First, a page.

Arguably still a well-loved figure amongst Democrats, Ted Kennedy, and the mystery surrounding the infamous “Chappaquiddick incident”, takes centre stage in John Curran’s Chappaquiddick. Taking a few shots at Kennedy (Jason Clarke, in a strong performance), the film places a critical eye on the mystique that surrounded the Kennedy family, and how the staff banded together to save him from a situation that should’ve cost him both his career and his freedom.
The incident itself raised several questions, many of which aren’t necessarily concretely answered here, but the film appears to enjoy the vagueness of addressing the issues that came with this rather bizarre accident. Rumours of an affair between Kennedy and Mary Jo Kopechne (Kate Mara, in a brief but powerful turn), a former RFK campaign worker, ran rampant, but the film never clearly states if this was the case, nor does it allude to whether or not Kennedy was drunk when he got behind the wheel of his car and took her for a suspicious late night drive. The main issue at hand here refers to Kennedy’s behaviour following the accident that saw him drive his car off a bridge and into the water below; he fled the scene shortly after, further abandoning once more before reporting when he returned with his cousin (an against-type Ed Helms) and lawyer (Jim Gaffigan).
How Kennedy survived the crash, or correctly more how he exited the car and was unable to save Kopechne, is one the main issues Chappaquiddick adheres to, with Kennedy himself unable to explain how he found himself outside the vehicle leaving his panicked passenger inside to suffocate and drown; this also posing serious concern over Kennedy’s actions as many believed had he reported the incident, she would have been saved. The film never excuses his behaviour – he’s often portrayed as quite a pathetic character – but he (more-or-less) owns up to his wrong-doing, something that ultimately worked in his favour in keeping his public image positive.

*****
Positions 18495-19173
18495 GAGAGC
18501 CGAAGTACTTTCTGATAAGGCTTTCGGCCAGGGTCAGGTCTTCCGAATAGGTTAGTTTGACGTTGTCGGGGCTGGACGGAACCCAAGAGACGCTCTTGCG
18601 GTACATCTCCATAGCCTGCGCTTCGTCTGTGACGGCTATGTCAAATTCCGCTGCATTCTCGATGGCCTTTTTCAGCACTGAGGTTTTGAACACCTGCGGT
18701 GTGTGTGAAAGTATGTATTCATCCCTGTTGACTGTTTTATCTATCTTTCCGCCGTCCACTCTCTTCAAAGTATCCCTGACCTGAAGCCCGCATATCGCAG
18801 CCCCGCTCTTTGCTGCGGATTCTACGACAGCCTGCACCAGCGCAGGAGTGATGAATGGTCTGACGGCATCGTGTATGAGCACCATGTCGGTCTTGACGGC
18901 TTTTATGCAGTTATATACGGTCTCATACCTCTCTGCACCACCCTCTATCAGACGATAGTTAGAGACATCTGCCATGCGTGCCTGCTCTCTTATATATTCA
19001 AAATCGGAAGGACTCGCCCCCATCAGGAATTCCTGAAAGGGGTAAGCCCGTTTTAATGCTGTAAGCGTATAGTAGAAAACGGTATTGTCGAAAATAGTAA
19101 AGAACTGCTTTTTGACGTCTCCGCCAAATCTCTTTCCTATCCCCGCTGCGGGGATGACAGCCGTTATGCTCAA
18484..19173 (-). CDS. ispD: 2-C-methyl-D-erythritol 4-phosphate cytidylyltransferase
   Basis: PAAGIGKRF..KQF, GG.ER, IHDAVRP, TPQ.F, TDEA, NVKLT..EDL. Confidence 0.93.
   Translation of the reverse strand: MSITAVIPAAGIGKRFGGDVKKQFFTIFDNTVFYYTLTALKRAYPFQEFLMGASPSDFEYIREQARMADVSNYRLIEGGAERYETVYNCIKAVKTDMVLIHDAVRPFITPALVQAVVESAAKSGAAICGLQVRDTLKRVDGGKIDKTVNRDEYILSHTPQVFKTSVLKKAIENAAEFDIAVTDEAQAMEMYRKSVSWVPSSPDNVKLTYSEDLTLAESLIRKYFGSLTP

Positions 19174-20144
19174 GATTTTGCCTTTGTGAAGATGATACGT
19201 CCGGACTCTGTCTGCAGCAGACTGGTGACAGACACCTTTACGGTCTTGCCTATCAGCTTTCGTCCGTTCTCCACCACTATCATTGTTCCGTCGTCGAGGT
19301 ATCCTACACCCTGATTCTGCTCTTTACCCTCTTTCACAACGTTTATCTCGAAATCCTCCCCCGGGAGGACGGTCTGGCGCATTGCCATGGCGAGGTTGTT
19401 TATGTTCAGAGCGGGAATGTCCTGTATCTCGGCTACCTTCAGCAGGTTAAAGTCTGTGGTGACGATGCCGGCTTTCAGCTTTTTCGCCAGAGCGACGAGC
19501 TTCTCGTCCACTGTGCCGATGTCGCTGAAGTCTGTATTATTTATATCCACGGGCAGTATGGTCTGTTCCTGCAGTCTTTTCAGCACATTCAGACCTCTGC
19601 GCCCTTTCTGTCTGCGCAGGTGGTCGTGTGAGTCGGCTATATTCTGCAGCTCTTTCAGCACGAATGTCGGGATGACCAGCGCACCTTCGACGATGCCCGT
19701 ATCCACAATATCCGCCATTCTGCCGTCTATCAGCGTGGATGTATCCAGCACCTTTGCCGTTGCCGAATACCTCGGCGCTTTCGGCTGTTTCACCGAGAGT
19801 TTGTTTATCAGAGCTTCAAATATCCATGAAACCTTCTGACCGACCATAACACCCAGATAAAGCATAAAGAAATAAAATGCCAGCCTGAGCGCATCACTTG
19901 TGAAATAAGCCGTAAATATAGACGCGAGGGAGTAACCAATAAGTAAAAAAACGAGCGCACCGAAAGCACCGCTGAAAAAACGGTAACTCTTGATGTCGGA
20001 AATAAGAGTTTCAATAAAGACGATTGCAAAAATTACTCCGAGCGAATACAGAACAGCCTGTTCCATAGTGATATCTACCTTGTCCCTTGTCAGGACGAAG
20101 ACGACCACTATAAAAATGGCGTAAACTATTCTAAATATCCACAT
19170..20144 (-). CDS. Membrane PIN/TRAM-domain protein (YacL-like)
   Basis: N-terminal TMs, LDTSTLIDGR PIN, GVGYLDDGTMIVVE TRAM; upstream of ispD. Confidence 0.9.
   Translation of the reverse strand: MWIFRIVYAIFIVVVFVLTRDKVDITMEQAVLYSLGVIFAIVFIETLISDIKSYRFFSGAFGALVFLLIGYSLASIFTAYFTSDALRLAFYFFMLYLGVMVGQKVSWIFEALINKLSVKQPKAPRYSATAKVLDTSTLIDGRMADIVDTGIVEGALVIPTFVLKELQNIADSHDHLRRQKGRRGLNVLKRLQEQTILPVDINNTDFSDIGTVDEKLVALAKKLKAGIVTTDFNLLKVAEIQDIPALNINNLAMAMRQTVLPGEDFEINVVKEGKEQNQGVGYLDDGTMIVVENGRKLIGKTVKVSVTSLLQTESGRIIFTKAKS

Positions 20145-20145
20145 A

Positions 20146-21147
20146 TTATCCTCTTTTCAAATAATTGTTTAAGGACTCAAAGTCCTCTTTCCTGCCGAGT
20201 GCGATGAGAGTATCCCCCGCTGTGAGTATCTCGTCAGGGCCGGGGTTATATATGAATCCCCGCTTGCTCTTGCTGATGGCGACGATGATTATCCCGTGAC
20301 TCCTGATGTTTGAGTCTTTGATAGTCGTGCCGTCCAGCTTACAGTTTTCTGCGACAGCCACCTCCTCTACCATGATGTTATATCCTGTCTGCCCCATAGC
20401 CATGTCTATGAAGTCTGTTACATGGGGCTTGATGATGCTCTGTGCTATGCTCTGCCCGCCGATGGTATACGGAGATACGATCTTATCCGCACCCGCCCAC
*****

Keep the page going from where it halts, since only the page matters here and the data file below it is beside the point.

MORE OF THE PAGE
As pathetic as he is, his weakness is understandable as the film often lets us in on his mindset and how he viewed himself compared to his brothers: JFK the charismatic one, RFK the intelligent one, and Ted…the “other” sibling; Bruce Dern’s cameo as his ailing, stroke-ridden father Joe drives this home in a series of moments that highlight the disappointment he was often viewed as.
Whilst perhaps too low-key a title to garner major traction, Chappaquiddick is nonetheless an intriguing-enough drama detailing a rather daring subject. It may not satisfy in terms of addressing the controversy in a precise manner – ultimately Kennedy’s word is all the incident had on record – but given the information at hand, Curran has constructed a fine feature that highlights the unjust favouritism those in power are able to muster despite their criminal actions.